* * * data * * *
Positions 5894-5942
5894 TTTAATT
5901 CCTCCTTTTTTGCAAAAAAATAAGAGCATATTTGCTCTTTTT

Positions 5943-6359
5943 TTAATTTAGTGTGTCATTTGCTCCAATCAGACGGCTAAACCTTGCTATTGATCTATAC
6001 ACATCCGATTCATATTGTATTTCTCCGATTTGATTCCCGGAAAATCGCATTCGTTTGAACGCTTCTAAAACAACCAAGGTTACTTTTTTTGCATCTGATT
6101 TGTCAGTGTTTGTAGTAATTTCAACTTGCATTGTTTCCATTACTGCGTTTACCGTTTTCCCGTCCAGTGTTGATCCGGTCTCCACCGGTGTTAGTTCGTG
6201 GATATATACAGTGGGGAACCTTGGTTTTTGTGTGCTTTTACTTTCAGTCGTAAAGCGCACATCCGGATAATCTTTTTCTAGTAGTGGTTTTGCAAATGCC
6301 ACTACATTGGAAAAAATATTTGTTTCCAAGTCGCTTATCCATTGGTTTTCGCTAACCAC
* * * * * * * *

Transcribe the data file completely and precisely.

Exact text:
Positions 5894-5942
5894 TTTAATT
5901 CCTCCTTTTTTGCAAAAAAATAAGAGCATATTTGCTCTTTTT

Positions 5943-6359
5943 TTAATTTAGTGTGTCATTTGCTCCAATCAGACGGCTAAACCTTGCTATTGATCTATAC
6001 ACATCCGATTCATATTGTATTTCTCCGATTTGATTCCCGGAAAATCGCATTCGTTTGAACGCTTCTAAAACAACCAAGGTTACTTTTTTTGCATCTGATT
6101 TGTCAGTGTTTGTAGTAATTTCAACTTGCATTGTTTCCATTACTGCGTTTACCGTTTTCCCGTCCAGTGTTGATCCGGTCTCCACCGGTGTTAGTTCGTG
6201 GATATATACAGTGGGGAACCTTGGTTTTTGTGTGCTTTTACTTTCAGTCGTAAAGCGCACATCCGGATAATCTTTTTCTAGTAGTGGTTTTGCAAATGCC
6301 ACTACATTGGAAAAAATATTTGTTTCCAAGTCGCTTATCCATTGGTTTTCGCTAACCAC